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Keeping ahead of the weather to save energy

02 December, 2013

University of Adelaide engineering research is promising significant reductions in the energy use of commercial buildings by modelling and predicting temperature changes within a building.

Using public weather forecast information and data from existing building management systems, the researchers have developed an intelligent model that keeps one step ahead of the building's temperature changes, automatically adjusting the heating and cooling supply accordingly.

Experimental results to date have shown at least 10 per cent energy savings are possible.

"Any building environment is subject to changes in the outside world," said Hao Huang, PhD candidate in the School of Mechanical Engineering.

"In air-conditioned commercial buildings, the heating, cooling and ventilation systems respond to temperature changes within the building, passively.

"Our model can be used as a pre-emptive measure to keep ahead of those temperature changes, making adjustments in the heating and cooling supply to keep the building at a comfortable temperature without wasting energy in temperature overshoots."

Huang and supervisor Dr Lei Chen, Senior Lecturer in the School of Mechanical Engineering are part of the University's Centre for Energy Technology (CET). They are working with Adelaide Airport Limited (AAL) to obtain experimental data as part of a three-year clean energy partnership between AAL and CET.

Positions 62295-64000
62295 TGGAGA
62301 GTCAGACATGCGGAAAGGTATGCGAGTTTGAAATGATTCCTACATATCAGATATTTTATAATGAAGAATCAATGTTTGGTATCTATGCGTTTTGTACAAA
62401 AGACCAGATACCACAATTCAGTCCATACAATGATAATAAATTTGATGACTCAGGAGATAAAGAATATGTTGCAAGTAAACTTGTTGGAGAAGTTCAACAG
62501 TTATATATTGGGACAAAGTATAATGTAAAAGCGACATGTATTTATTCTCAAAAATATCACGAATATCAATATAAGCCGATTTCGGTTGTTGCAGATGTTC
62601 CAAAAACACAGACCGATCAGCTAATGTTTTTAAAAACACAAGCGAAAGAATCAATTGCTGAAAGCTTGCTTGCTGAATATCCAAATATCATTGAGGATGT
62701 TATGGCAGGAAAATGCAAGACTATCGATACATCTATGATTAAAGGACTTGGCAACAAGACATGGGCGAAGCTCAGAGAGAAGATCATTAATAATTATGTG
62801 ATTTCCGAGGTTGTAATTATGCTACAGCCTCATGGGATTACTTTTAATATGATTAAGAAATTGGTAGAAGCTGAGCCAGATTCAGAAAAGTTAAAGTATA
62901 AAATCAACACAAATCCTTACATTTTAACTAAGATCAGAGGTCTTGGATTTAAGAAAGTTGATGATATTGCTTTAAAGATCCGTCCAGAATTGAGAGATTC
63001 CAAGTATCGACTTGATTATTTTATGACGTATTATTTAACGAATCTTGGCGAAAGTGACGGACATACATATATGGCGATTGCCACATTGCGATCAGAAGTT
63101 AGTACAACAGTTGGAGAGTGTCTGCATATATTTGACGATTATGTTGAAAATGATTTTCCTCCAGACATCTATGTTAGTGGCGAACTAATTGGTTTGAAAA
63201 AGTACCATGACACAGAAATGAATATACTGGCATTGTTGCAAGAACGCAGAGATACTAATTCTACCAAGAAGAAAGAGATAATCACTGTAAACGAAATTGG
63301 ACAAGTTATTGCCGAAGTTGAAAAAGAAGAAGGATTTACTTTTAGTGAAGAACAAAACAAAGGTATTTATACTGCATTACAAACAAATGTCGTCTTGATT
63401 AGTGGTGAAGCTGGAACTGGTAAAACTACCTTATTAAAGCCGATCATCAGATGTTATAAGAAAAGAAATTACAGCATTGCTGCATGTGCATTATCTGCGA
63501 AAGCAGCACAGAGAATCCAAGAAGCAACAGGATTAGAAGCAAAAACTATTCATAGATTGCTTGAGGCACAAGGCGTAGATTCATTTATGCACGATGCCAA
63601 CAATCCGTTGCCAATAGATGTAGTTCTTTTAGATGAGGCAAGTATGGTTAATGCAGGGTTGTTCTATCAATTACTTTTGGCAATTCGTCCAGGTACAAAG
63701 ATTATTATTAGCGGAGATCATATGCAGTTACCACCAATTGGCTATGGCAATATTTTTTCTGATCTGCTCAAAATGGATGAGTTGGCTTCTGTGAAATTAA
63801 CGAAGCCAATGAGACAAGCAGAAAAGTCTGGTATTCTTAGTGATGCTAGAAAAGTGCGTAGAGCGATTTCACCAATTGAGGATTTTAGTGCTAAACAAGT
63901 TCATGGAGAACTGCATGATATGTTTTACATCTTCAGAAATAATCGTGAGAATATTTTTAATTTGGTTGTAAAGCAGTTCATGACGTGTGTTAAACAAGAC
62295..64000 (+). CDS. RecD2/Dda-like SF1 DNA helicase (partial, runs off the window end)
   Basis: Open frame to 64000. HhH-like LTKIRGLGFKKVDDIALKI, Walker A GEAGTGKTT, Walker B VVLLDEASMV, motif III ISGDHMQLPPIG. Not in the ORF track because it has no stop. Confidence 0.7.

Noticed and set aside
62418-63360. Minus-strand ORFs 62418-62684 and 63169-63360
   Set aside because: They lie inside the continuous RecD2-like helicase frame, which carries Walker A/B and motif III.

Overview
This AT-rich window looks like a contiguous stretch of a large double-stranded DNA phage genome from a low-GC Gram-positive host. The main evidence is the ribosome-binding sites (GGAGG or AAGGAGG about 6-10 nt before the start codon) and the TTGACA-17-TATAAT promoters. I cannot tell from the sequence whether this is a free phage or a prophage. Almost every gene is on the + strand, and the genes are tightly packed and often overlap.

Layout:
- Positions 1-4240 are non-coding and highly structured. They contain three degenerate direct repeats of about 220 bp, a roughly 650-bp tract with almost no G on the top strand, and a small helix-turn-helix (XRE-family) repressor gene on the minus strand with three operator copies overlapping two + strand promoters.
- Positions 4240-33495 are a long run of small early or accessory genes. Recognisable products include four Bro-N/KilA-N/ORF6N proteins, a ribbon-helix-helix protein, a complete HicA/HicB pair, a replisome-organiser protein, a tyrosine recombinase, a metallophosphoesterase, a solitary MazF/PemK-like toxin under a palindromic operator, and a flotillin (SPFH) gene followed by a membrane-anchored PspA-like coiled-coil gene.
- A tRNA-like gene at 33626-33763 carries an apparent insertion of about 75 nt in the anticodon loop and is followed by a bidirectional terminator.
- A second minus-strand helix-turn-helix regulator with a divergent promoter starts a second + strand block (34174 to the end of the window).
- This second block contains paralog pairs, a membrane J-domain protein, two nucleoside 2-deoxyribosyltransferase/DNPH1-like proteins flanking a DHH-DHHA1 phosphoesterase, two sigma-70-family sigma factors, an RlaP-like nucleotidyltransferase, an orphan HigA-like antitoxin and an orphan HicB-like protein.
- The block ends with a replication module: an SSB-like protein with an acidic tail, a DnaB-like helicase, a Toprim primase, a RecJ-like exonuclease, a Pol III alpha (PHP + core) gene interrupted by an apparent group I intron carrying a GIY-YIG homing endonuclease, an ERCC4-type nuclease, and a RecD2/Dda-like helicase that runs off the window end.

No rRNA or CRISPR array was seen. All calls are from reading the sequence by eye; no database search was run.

"We've established how to predict temperature changes and make corresponding control decisions within a building," Dr Chen said.

"Our next step is to integrate the algorithm that Hao has developed into existing commercially available air conditioning control systems.

"We expect to be able to make significant improvements in the energy efficiency performance of buildings.

"The potential is enormous — for both individual organisations in terms of cost reductions through savings in energy use, and at a global level.

"If this system is adapted in buildings in cities around the world, the decreased energy use could make a large difference to the total production of greenhouse gases."

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